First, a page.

Lessons of parenting in a tiny yellow bird

The Brooklyn Paper
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The other morning, while Smartmom sipped her iced coffee on the steps of the Montauk Club, she noticed a man looking up at one of the tall London Pines that hang over Eighth Avenue. So she asked him what he was looking at.

“I think there’s a Nashville Warbler in the tree,” he said. “I can’t see it, but I hear it whistle. It’s very distinctive.”

Smartmom closed her eyes and listened. Then she tried for a minute or so to locate the bird.

“There it is,” the man said. “It’s in the middle there. It’s yellow.”

Still, Smartmom couldn’t find it. She asked the man if the Nashville Warbler is a rare find, and he said it was.

She kept looking. But mostly, she was looking at the birdwatcher and having her own flashback. Smartmom’s father is an avid birdwatcher and he used to take her on walks in the Ramble in Central Park. She was never able to see the birds. Her father tried to teach her to use his binoculars.

“Find the bird, then press the binoculars to your eyes. It’s simple,” he’d say.

But it wasn’t, and she was never any good at it. Not being able to find birds, Smartmom found herself frustrated and bored on these Central Park expeditions especially when her father got into long conversations with the other birdwatchers about their recent sightings.

At the time, Smartmom couldn’t wait to get home. But now she wished she’d paid more attention or that her father had been a more patient teacher.

Smartmom wonders whether any of what she tries to pass on to the Oh So Feisty One and Teen Spirit will be remembered. There’s so much she wants to share. Sometimes they show little interest. Other times they’re all ears.

For instance, OSFO loves to hear about the Stay Up All Night Club, the club Smartmom and her friend, Best and Oldest, invented when they were 11. On sleepovers, they’d try to stay up as late as possible, while playing wild games of Truth or Dare.

The dares were way more fun than the truth. Smartmom remembers running naked up and down the stairs of her apartment building because she refused to tell her friend the name of a boy she had a crush on.

The other night, OSFO had two friends sleep over. After midnight, she could hear giggles and girlish trills coming from the bedroom. When Smartmom knocked on the door to ask them to settle down, OSFO said, “Don’t come in! We’re playing Truth or Dare.” Smartmom left it at that. A chip off the old block.

Yet when Smartmom lectures her about her favorite modern artists or the history of the labor movement, OSFO puts her fingers in her ears. “BORING!” she says just as Smartmom gets going.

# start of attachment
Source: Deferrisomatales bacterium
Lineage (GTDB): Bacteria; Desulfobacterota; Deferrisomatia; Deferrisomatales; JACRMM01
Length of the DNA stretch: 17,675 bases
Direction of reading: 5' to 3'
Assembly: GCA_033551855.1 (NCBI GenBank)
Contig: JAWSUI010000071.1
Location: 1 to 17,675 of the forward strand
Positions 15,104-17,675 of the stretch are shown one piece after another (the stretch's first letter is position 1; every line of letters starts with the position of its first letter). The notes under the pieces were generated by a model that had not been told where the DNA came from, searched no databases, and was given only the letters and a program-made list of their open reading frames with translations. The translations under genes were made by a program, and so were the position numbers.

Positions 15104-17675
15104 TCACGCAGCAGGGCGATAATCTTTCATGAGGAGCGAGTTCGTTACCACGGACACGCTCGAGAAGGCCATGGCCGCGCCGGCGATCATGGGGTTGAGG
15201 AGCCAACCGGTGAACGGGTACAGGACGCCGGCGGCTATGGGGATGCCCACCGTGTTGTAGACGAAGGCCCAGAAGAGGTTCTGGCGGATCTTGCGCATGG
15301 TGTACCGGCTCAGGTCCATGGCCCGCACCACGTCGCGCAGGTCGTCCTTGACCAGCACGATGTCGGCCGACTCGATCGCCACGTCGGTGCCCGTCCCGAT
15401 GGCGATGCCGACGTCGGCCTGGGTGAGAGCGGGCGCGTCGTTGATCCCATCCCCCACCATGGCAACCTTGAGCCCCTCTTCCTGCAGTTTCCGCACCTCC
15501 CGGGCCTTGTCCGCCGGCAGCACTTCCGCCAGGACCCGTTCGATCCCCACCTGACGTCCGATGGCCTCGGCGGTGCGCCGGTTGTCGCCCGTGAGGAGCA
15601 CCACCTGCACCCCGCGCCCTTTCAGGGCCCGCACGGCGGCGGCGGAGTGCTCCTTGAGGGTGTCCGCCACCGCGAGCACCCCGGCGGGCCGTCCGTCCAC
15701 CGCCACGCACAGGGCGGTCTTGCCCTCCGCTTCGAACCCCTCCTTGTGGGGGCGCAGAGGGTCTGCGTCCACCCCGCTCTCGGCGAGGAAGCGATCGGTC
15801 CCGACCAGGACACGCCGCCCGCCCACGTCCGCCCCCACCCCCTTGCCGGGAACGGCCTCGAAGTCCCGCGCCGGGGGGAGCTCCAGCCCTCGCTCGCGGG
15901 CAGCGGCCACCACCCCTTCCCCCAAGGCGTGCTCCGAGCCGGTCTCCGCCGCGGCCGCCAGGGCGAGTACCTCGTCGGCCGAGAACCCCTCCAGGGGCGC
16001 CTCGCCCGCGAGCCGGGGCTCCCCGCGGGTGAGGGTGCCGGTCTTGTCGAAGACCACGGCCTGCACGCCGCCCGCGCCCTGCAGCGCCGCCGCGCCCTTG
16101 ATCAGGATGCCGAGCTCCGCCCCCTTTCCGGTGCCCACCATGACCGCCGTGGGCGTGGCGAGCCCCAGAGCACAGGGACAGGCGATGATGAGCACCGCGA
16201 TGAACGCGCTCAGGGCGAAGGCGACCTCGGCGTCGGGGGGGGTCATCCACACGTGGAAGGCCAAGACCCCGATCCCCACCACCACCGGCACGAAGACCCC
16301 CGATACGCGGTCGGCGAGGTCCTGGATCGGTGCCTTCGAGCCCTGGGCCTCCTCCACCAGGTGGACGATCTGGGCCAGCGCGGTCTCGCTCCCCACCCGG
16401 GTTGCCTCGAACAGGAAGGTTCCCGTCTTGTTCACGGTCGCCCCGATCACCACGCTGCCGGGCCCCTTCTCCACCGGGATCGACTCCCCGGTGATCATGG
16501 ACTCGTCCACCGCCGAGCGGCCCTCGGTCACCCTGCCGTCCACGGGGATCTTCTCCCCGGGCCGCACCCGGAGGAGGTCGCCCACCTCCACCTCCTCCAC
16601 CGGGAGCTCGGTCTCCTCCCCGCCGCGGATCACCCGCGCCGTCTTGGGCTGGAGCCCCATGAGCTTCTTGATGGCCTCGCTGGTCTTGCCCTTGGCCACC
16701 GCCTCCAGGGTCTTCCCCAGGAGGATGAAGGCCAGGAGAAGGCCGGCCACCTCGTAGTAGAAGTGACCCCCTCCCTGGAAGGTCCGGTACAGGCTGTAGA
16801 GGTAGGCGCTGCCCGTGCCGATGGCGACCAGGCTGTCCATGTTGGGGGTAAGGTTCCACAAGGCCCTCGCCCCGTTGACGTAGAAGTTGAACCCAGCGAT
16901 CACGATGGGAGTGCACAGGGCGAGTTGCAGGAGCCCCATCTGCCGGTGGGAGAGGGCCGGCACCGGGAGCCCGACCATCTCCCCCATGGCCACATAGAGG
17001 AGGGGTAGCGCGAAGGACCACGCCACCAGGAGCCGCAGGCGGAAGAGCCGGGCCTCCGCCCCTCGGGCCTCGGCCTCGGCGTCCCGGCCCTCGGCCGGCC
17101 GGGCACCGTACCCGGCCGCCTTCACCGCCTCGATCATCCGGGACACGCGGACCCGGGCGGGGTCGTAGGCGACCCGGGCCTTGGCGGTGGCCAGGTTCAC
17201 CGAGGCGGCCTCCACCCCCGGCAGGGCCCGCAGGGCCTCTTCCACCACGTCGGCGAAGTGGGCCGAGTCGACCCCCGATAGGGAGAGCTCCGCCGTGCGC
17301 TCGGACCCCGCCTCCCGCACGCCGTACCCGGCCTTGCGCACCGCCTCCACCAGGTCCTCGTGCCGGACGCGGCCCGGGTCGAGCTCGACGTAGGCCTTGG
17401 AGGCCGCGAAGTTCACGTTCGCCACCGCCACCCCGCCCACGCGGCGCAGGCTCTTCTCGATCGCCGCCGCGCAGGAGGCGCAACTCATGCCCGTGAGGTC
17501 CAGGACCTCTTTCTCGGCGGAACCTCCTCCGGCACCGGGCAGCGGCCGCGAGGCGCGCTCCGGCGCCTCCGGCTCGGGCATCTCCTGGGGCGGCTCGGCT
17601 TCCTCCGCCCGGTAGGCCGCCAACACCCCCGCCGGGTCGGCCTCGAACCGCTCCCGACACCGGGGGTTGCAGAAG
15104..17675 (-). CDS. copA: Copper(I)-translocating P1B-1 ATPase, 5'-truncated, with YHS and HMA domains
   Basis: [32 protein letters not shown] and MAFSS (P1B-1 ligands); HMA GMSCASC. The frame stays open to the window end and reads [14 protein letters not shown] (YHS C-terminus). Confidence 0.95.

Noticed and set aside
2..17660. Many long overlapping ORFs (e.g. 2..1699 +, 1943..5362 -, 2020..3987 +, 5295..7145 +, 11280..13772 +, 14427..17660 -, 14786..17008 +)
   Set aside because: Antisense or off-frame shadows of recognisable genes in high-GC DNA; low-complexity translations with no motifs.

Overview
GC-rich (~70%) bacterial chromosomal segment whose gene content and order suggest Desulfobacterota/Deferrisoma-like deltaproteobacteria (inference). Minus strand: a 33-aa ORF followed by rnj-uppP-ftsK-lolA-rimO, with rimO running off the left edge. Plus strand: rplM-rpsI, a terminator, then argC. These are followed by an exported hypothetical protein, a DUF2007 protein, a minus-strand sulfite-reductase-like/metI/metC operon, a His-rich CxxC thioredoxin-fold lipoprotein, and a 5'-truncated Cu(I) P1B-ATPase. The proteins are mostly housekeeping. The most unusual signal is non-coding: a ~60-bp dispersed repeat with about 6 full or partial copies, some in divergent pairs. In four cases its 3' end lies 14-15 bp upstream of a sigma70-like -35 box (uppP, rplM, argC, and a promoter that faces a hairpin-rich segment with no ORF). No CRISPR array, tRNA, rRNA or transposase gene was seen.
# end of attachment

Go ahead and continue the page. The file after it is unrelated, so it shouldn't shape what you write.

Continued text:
But that’s all right. She may not seem like she’s listening, but she probably is. And one day, she’ll remember — just like Smartmom did with that birdwatcher on Eighth Avenue.

Teen Spirit used to love Smartmom’s little lectures about Broadway musicals and contemporary poetry. Lately, however, he’d rather do just about anything than listen to his old mom.

Yet the other day, he asked to look at the blonde wood acoustic guitar Smartmom keeps in a hard case under her bed.

Smartmom finger-picked her way through high school. A regular Joni Mitchell, the Upper West Side was her Laurel Canyon as she sang, “I could drink a case of you…” with that old guitar.

Teen Spirit asked if he could play it. Before she knew it, they were walking up to Music Matters to buy a new set of strings.

Back home, she showed him some old guitar licks. He listened politely, but declined to give it a go. “It’s not really my style,” he said, taking the guitar into his bedroom.

Still, she knew she was passing the torch. While she still loves to play her old songs every now and again, it’s Teen Spirit’s turn to harness the power of the instrument she bought at We Buy Guitars on West 48th Street in 1973.

Standing on the stoop of the Montauk Club, Smartmom was all eyes. She tried to remember her father’s advice as she scanned the tree looking for that little yellow bird.

“Find the bird with your eyes. Follow its song…”

“There is goes,” the birdwatcher exclaimed. Smartmom scanned the tree. And then, finally, she saw it. The tiny yellow Nashville Warbler flew from one branch of the tree to another. What a delight it was to see.

And Smartmom couldn’t wait to tell her father.

Louise Crawford, a Park Slope mom, also operates “Only the Blog Knows Brooklyn.”
Updated 4:29 pm, July 9, 2018
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